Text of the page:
Recordings of mucociliary activity in vivo: benefit of fast Fourier transformation of the photoelectric signal
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Investigations of mucociliary activity in vivo are based on photoelectric recordings of light reflections from the mucosa. The alterations in light intensity produced by the beating cilia are picked up by a photodetector and converted to photoelectric signals. The optimal processing of these signals is not known, but in vitro recordings have been reported to benefit from fast Fourier transformation (FFT) of the signal. The aim of the investigation was to study the effect of FFT for frequency analysis of photoelectric signals originating from an artificial light source simulating mucociliary activity or from sinus or nasal mucosa in vivo, as compared to a conventional method of calculating mucociliary wave frequency, in which each peak in the signal is interpreted as a beat (old method). In the experiments with the artificial light source, the FFT system was superior to the conventional method by a factor of 50 in detecting weak signals. By using FFT signal processing, frequency could be correctly calculated in experiments with a compound signal. In experiments in the rabbit maxillary sinus, the spontaneous variations were greater when signals were processed by FFT. The correlation between the two methods was excellent: r = .92. The increase in mucociliary activity in response to the ciliary stimulant methacholine at a dosage of 0.5 microgram/kg was greater measured with the FFT than with the old method (55.3% +/- 8.3% versus 43.0% +/- 8.2%, p < .05, N = 8), and only with the FFT system could a significant effect of a threshold dose (0.05 microgram/kg) of methacholine be detected. In the human nose, recordings from aluminum foil placed on the nasal dorsum and from the nasal septa mucosa displayed some similarities in the lower frequency spectrum (< 5 Hz) attributable to artifacts. The predominant cause of these artifacts was the pulse beat, whereas in the frequency spectrum above 5 Hz, results differed for the two sources of reflected light, the mean frequency in seven healthy volunteers being 7.8 +/- 1.6 Hz for the human nasal mucosa. It is concluded that the FFT system has greater sensitivity in detecting photoelectric signals derived from the mucociliary system, and that it is also a useful tool for analyzing the contributions of artifacts to the signal.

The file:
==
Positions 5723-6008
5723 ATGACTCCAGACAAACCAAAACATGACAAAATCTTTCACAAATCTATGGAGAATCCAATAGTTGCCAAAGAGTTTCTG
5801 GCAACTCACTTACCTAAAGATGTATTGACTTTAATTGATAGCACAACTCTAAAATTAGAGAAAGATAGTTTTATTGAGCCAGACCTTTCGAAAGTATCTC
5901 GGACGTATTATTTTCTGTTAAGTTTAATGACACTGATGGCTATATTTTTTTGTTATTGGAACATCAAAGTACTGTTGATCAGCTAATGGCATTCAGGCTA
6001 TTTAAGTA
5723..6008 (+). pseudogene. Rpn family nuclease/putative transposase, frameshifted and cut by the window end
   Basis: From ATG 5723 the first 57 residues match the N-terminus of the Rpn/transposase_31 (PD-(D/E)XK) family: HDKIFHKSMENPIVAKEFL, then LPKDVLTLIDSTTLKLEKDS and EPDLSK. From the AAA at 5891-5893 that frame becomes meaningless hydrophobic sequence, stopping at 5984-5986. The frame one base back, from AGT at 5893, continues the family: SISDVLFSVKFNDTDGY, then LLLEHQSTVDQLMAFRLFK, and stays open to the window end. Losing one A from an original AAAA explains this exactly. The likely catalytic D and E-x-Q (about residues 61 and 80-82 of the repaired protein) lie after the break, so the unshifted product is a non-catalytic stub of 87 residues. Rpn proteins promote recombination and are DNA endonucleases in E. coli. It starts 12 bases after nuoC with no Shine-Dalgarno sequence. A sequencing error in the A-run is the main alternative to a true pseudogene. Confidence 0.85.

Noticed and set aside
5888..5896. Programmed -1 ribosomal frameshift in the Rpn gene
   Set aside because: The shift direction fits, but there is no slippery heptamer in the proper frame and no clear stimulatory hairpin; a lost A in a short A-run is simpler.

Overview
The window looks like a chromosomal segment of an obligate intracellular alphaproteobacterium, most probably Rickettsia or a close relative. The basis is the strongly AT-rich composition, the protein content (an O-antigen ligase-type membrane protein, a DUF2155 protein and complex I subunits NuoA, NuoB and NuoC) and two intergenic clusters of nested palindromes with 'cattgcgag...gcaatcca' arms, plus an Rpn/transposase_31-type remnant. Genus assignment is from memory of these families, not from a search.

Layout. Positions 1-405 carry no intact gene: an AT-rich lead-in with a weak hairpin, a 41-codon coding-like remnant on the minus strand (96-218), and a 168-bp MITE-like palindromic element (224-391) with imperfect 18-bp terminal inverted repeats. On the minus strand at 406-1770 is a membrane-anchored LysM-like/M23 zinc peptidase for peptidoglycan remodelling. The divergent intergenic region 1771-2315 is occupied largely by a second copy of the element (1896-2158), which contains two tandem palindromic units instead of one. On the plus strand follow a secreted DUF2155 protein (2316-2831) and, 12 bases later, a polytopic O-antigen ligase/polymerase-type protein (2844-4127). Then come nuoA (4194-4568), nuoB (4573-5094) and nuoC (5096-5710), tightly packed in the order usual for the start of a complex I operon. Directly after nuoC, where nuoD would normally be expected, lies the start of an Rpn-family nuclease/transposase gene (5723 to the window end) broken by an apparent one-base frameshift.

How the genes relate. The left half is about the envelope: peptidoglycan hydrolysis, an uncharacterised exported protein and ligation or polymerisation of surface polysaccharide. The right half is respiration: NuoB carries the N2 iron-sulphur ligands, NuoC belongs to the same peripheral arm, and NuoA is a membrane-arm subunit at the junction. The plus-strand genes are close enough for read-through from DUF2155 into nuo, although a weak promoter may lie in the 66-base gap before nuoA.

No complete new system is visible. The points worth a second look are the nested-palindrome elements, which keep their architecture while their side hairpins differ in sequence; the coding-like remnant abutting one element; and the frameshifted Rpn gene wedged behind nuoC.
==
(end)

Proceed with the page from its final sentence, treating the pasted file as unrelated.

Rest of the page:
|Research areas and keywords||
Subject classification (UKÄ)
|Journal||Annals of Otology, Rhinology & Laryngology|
|Publication status||Published - 1996|